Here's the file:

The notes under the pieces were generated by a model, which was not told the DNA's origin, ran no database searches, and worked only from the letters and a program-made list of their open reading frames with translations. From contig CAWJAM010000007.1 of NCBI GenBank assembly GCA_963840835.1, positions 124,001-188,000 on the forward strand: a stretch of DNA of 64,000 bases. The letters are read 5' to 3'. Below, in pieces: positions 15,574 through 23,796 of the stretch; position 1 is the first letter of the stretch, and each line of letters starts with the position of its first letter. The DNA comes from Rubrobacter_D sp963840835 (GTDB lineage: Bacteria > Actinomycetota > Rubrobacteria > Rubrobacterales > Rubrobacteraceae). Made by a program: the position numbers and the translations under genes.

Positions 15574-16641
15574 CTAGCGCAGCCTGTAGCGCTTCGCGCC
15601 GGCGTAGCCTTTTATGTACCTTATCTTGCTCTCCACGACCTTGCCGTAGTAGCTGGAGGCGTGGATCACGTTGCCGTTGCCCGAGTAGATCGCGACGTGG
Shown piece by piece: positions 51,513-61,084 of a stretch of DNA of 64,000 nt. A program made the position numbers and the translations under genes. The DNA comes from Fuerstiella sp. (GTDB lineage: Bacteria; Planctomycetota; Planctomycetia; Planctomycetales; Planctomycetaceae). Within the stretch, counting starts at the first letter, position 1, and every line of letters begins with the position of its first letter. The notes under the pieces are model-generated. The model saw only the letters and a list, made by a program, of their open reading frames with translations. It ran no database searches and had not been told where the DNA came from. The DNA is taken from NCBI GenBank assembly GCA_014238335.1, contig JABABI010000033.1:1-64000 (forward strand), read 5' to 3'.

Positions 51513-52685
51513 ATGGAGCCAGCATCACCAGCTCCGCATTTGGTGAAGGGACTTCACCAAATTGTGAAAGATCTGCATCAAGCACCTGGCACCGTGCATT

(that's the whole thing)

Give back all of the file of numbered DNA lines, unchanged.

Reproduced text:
The notes under the pieces were generated by a model, which was not told the DNA's origin, ran no database searches, and worked only from the letters and a program-made list of their open reading frames with translations. From contig CAWJAM010000007.1 of NCBI GenBank assembly GCA_963840835.1, positions 124,001-188,000 on the forward strand: a stretch of DNA of 64,000 bases. The letters are read 5' to 3'. Below, in pieces: positions 15,574 through 23,796 of the stretch; position 1 is the first letter of the stretch, and each line of letters starts with the position of its first letter. The DNA comes from Rubrobacter_D sp963840835 (GTDB lineage: Bacteria > Actinomycetota > Rubrobacteria > Rubrobacterales > Rubrobacteraceae). Made by a program: the position numbers and the translations under genes.

Positions 15574-16641
15574 CTAGCGCAGCCTGTAGCGCTTCGCGCC
15601 GGCGTAGCCTTTTATGTACCTTATCTTGCTCTCCACGACCTTGCCGTAGTAGCTGGAGGCGTGGATCACGTTGCCGTTGCCCGAGTAGATCGCGACGTGG
Shown piece by piece: positions 51,513-61,084 of a stretch of DNA of 64,000 nt. A program made the position numbers and the translations under genes. The DNA comes from Fuerstiella sp. (GTDB lineage: Bacteria; Planctomycetota; Planctomycetia; Planctomycetales; Planctomycetaceae). Within the stretch, counting starts at the first letter, position 1, and every line of letters begins with the position of its first letter. The notes under the pieces are model-generated. The model saw only the letters and a list, made by a program, of their open reading frames with translations. It ran no database searches and had not been told where the DNA came from. The DNA is taken from NCBI GenBank assembly GCA_014238335.1, contig JABABI010000033.1:1-64000 (forward strand), read 5' to 3'.

Positions 51513-52685
51513 ATGGAGCCAGCATCACCAGCTCCGCATTTGGTGAAGGGACTTCACCAAATTGTGAAAGATCTGCATCAAGCACCTGGCACCGTGCATT